WASHINGTON, Sept 16 (Reuters) – US retail sales unexpectedly surged in August, driven by back-to-school purchases and child tax credit payments by the government, which could dampen expectations of a strong slowdown in economic growth in the third quarter.
Retail sales rose 0.7% last month, the Commerce Department reported Thursday. July data was revised down to show that retail sales decreased 1.8% instead of the 1.1% previously reported. Economists polled by Reuters had forecast that retail sales would fall 0.8%.
Retail sales rebounded despite the current global microchip shortage, which is forcing automakers to cut production.
Semiconductor shortages, exacerbated by the latest wave of infections caused by the Delta variant of the coronavirus, mainly in Southeast Asia, is also causing a lack of some electronic products. Congestion in China’s ports adds to existing bottlenecks.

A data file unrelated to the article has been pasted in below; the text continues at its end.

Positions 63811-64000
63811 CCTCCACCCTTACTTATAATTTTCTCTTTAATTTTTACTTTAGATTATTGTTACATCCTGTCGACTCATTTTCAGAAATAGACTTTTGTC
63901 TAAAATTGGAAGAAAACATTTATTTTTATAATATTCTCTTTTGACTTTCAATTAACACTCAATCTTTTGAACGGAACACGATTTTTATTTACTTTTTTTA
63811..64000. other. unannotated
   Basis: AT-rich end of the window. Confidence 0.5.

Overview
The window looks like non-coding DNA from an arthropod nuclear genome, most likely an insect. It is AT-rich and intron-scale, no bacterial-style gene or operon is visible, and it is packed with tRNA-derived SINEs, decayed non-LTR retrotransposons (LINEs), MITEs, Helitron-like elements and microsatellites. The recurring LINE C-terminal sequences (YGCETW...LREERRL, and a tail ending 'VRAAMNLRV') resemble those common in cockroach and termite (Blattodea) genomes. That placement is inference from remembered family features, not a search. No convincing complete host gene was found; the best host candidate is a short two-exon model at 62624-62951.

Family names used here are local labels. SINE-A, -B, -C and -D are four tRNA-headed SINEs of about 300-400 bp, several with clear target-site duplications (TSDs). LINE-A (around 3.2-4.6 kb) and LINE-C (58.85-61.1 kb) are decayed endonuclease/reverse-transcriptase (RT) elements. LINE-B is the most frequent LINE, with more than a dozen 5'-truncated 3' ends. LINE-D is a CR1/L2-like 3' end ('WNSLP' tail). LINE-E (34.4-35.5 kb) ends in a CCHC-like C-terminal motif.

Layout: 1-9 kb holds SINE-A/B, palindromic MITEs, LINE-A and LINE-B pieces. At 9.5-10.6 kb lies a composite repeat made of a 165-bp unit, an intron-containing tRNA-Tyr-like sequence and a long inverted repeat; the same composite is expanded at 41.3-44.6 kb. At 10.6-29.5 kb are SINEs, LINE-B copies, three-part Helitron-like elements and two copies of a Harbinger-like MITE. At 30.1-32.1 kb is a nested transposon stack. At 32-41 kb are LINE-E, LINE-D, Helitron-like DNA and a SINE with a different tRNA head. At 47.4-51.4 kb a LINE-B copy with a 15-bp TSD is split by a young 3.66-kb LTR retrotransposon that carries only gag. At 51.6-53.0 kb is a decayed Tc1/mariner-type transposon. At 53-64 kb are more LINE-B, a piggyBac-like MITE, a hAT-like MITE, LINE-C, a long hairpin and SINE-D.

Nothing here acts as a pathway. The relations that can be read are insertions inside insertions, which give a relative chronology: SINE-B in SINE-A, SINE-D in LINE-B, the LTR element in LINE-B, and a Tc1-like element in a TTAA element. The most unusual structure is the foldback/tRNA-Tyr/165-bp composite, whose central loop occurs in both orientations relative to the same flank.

Excluding cars, gasoline, building materials and food services, retail sales rebounded 2.5% last month, following a downwardly revised 1.9% decline in July.
The so-called basic retail sales are those that most correspond to the consumer spending component of the Gross Domestic Product. They were previously estimated to have fallen 1.0% in July.
CUTTING GROWTH ESTIMATES
Falling vehicle sales and companies having difficulty restocking have led economists to cut their GDP growth estimates for the third quarter.
On Wednesday, economists at JPMorgan again cut their forecast for GDP growth to an annualized rate of 5.0%, from a pace of 7.0%. Goldman Sachs cut its estimate at the beginning of the month to a rate of 3.5% from a pace of 5.25%.